Other Voices: Gilbert Luján 

Gilbert Luján

Gilbert “Magú” Luján (1940–2011) was a sculptor, painter, and muralist. In 1973 Luján, Carlos Almaraz, Robert “Beto” de la Rocha, and Frank Romero formed the influential artists collective Los Four. In an excerpt from an interview with Jeffrey Rangel, Luján explains the dynamics of the group. (Oral history interview with Gilbert Sánchez Luján, November 7–17, 1997. Archives of American Art, Smithsonian Institution.)

Rangel: I sometimes get surprised that people as different as yourself and Almaraz and Romero and de la Rocha [could] come together. It seems like you guys [were] all coming from different areas. How does that work? How does that coalesce?

Luján: I think that was the beauty of Los Four, because what I had been doing up to that point was I was trying to find art groups that would speak to these issues, and here we had an ideal situation. We had four different, really, archetypes of the community. We had Carlos being who he was, Frank and Beto being who they were. All coming together and merging together and creating artwork that was pretty neat, and yet we were able to, using our egos…. Either we were countering them or building on them or superimposing them, so that we finally wound up with a fifth entity. And that was Los Four. See, it all worked together, once we started working, because some of the elements that I brought to the group were, not only looking to indigenous experience or those roots, but to utilize the tools that graffiti guys were using, employing low-rider techniques and attitudes and translating them into art forms. Now Carlos and Frank, they had no notion of this. In 1971 when I met Carlos, that’s when I began to harass him about these things. And he would tell me that he didn’t want to hear that shit—basically—because his orientation was New York, Western culture, and he wanted to be Jackson Pollock…. So I think that the four of us—I keep going back to what you were saying—that it was one of the features of Los Four that I think was extraordinary and worked. We were able to, as four people, merge together and create artwork that was reasonable and abstract, and all the four sensibilities went to work together.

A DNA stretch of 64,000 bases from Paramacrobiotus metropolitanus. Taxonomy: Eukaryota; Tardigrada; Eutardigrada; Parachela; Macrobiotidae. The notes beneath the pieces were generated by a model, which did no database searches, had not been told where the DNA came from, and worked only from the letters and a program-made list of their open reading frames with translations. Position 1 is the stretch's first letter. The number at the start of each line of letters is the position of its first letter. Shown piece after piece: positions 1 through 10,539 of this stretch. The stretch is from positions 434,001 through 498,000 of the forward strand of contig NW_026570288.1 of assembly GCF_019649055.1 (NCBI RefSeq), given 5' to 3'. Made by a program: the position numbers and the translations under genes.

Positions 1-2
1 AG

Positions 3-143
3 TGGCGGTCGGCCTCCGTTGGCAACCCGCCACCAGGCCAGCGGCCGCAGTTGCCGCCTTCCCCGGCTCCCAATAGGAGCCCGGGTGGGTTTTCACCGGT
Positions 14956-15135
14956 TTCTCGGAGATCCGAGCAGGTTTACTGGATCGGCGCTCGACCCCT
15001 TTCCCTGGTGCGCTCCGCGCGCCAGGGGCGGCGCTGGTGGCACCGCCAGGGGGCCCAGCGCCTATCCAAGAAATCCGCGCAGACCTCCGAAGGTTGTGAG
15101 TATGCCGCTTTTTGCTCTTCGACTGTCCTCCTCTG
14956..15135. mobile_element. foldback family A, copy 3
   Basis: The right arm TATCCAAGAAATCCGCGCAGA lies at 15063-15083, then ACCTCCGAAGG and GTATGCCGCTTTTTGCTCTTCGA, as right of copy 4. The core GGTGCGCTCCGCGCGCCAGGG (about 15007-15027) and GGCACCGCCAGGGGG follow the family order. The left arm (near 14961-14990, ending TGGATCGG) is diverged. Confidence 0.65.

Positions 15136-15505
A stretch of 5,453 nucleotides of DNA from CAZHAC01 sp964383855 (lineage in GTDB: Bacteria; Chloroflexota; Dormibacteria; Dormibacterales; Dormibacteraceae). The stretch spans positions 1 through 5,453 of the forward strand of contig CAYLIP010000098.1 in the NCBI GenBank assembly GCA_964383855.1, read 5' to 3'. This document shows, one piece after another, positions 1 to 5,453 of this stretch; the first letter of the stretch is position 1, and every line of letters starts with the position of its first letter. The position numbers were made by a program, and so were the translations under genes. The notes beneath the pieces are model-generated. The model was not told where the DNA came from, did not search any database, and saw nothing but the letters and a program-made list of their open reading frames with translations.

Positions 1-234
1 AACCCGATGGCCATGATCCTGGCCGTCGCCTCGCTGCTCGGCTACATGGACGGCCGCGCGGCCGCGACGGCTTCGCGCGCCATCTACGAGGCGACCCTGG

Return to Other Voices: Reflections on Almaraz's Legacy  

Return to Playing with Fire: Paintings by Carlos Almaraz